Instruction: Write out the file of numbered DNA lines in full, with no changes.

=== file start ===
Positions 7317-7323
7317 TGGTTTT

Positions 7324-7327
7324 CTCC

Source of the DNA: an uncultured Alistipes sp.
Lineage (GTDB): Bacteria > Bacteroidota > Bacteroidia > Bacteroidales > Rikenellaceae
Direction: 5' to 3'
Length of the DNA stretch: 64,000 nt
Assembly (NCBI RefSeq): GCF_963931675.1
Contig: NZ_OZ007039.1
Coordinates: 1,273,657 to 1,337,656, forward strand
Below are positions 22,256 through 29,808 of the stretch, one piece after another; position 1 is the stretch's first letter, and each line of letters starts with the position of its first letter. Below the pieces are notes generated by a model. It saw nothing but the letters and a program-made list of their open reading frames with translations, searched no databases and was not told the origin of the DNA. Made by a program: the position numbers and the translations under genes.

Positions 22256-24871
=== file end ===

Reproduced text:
Positions 7317-7323
7317 TGGTTTT

Positions 7324-7327
7324 CTCC

Source of the DNA: an uncultured Alistipes sp.
Lineage (GTDB): Bacteria > Bacteroidota > Bacteroidia > Bacteroidales > Rikenellaceae
Direction: 5' to 3'
Length of the DNA stretch: 64,000 nt
Assembly (NCBI RefSeq): GCF_963931675.1
Contig: NZ_OZ007039.1
Coordinates: 1,273,657 to 1,337,656, forward strand
Below are positions 22,256 through 29,808 of the stretch, one piece after another; position 1 is the stretch's first letter, and each line of letters starts with the position of its first letter. Below the pieces are notes generated by a model. It saw nothing but the letters and a program-made list of their open reading frames with translations, searched no databases and was not told the origin of the DNA. Made by a program: the position numbers and the translations under genes.

Positions 22256-24871